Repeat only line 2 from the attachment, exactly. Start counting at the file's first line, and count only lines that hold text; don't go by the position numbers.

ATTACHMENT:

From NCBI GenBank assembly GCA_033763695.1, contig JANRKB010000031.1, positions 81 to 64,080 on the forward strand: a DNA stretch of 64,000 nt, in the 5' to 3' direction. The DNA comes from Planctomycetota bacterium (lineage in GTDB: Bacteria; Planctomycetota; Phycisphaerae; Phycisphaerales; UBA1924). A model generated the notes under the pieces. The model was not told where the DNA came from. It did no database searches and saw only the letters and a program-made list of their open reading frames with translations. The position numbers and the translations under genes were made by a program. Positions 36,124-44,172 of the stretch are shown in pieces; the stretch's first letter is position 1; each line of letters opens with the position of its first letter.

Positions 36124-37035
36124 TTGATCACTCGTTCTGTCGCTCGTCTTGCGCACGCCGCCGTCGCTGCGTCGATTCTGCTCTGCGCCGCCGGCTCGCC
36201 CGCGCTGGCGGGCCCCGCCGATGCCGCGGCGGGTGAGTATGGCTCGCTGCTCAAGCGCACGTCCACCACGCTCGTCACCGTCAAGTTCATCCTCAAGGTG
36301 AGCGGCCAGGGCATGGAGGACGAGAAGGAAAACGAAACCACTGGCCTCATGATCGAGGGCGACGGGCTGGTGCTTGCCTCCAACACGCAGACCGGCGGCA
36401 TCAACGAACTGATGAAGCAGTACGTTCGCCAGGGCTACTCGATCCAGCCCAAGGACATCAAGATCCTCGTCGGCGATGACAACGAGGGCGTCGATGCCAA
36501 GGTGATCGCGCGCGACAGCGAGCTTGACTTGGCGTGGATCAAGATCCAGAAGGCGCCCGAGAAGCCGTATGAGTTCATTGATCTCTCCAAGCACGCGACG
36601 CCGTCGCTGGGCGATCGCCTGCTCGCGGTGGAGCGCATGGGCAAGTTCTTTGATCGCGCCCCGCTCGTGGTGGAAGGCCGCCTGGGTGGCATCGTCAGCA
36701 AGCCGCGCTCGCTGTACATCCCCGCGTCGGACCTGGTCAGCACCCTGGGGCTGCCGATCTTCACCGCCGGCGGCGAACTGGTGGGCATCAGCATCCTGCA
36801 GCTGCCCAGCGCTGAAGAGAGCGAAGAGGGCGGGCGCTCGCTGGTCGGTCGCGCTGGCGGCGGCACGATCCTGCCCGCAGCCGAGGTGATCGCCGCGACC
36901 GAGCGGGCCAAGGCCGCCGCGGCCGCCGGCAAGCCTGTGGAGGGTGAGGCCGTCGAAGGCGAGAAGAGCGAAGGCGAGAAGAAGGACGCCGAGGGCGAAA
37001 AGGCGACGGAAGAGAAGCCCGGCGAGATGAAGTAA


Positions 36124-37035